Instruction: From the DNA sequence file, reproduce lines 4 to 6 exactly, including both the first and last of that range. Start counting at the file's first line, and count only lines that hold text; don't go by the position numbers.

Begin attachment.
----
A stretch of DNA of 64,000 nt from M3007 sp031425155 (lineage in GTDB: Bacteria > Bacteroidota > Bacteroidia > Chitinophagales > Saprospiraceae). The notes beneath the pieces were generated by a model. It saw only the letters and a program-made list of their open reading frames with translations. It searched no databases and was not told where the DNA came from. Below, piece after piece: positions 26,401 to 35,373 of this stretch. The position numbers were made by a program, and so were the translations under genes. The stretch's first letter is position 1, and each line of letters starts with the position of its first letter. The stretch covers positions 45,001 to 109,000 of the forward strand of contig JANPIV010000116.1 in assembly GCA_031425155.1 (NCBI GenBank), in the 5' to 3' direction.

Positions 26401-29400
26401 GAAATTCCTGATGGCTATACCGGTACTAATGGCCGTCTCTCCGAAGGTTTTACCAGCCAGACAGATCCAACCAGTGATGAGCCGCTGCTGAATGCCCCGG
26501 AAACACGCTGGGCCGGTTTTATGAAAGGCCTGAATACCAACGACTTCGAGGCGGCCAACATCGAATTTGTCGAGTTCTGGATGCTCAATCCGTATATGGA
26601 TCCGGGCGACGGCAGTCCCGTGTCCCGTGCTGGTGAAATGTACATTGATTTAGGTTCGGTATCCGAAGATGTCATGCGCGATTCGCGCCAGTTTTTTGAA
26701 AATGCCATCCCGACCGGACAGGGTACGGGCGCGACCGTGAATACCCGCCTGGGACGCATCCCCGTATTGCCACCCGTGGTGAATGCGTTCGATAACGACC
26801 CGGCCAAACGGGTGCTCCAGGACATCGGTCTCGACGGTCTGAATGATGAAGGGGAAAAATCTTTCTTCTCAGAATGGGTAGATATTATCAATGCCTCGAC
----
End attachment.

26501 AAACACGCTGGGCCGGTTTTATGAAAGGCCTGAATACCAACGACTTCGAGGCGGCCAACATCGAATTTGTCGAGTTCTGGATGCTCAATCCGTATATGGA
26601 TCCGGGCGACGGCAGTCCCGTGTCCCGTGCTGGTGAAATGTACATTGATTTAGGTTCGGTATCCGAAGATGTCATGCGCGATTCGCGCCAGTTTTTTGAA
26701 AATGCCATCCCGACCGGACAGGGTACGGGCGCGACCGTGAATACCCGCCTGGGACGCATCCCCGTATTGCCACCCGTGGTGAATGCGTTCGATAACGACC